The Peerless’ Players to Ponder
Anaheim: Bobby Ryan
No longer is Bobby Ryan the consolation prize of the 2005 draft (taken second after Sidney Crosby was selected by Pittsburgh). Ryan has posted consecutive 30-plus goal seasons, and he is on a pace to match his career high of 35 set last season. However, he has been in a slump. Before posting a goal and two assists in the win over Minnesota last time out, Ryan went five consecutive games without a point. He has quite a disparity in points-scoring, home and away. While he is 8-10-18 in 18 home games, he is 6-2-8 on the road. Although it might be true for any player that they score when their teams wins and don’t when they lose, Ryan has only four points in 17 losses, 22 points in 16 wins. If he gets on the score sheet, it isn’t likely to end well for the Caps.
Washington: Alexander Semin
Sure, Alex Ovechkin is having his troubles, but Semin has not yet scored a goal in December, during which the Caps are 1-5-1 and have only 12 goals in all. The odd part about his season scoring line is this – of his 18 goals, 11 of them have come against Southeast Division teams (six against Tampa Bay, four against Atlanta, one against Carolina). He has two in six games against Western Conference teams. Semin is described as “day-to-day” with an undisclosed ailment. It would be nice to have him for this one. He has three goals in two career games against the Ducks.
1. Amnesia, Part I. Forget December to date. It didn’t happen. None of it. The month – and the rest of the season – starts now.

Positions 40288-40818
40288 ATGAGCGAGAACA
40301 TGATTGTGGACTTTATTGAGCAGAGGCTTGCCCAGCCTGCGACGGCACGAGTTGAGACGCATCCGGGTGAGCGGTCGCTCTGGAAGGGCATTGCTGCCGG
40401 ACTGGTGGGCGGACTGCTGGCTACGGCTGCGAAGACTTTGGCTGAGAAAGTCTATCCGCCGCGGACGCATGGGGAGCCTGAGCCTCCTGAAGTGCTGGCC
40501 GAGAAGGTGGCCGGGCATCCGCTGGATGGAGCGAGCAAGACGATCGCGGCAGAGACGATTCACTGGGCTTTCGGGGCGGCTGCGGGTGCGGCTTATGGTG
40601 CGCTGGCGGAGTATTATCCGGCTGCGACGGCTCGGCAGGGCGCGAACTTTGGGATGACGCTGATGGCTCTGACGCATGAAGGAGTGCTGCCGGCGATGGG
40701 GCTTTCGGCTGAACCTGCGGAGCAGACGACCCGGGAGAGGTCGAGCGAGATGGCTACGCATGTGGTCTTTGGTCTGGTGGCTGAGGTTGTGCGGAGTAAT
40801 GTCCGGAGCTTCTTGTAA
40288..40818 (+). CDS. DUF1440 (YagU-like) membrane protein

2. Amnesia, Part II. Forget all that mumbling about the Caps needing a goaltender, a center, a defenseman, a spine, a new coach, grit. You put up 121 points last season. Through November you were on a pace for 118 points. You’re not a bowl of poutine left on the counter.
3. Amnesia, Part III. Forget all the fancy-schmansy stuff. The cameras, the commercials, the hoopla. Play your game…play your game.
In the end, the Ducks are something of a mirror held up to the Caps’ collective faces. Anaheim will be in the Caps’ faces all night long. They are ornery, they are talented, and they are coming to town winning games at a steady pace these days. They are the kind of club that can provide a test – and a means of redemption for the way the Caps have played so far this month – or they can be the latest club to make the Caps look like pretenders instead of contenders. Losing a fifth straight game at home, with New Jersey (who pounded the Caps last time they met) and Pittsburgh next coming to town, is going to have folks more than mumbling about the Caps problems.
The Caps have had a couple of days off to practice and get their heads back on straight. Will it have the intended result? Uh…we, uh… think so…
Caps 4 – Ducks 2